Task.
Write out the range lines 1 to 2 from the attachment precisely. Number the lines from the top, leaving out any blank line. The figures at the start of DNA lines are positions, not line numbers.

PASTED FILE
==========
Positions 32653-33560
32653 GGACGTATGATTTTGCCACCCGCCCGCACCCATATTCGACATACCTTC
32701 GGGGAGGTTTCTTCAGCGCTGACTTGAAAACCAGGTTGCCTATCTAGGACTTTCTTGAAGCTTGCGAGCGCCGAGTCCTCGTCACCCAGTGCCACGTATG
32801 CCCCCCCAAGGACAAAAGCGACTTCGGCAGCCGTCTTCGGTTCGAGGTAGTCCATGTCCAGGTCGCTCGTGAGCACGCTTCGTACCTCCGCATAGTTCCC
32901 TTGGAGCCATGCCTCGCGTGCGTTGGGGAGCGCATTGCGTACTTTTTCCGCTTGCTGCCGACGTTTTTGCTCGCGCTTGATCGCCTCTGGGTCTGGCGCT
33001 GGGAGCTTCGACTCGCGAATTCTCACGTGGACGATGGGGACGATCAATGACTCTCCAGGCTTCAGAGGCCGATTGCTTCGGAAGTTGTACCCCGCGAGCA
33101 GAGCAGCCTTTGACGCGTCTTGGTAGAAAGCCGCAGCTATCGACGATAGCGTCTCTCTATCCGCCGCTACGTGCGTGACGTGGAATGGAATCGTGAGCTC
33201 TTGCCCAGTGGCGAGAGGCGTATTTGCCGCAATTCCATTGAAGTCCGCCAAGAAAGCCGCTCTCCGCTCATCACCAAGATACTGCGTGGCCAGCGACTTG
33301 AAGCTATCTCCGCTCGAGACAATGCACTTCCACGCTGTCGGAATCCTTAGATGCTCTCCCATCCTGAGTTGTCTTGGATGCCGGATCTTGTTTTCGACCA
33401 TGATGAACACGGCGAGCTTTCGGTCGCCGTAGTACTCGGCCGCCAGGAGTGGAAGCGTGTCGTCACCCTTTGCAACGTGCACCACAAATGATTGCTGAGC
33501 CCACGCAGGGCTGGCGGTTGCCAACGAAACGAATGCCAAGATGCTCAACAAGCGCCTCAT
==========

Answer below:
Positions 32653-33560
32653 GGACGTATGATTTTGCCACCCGCCCGCACCCATATTCGACATACCTTC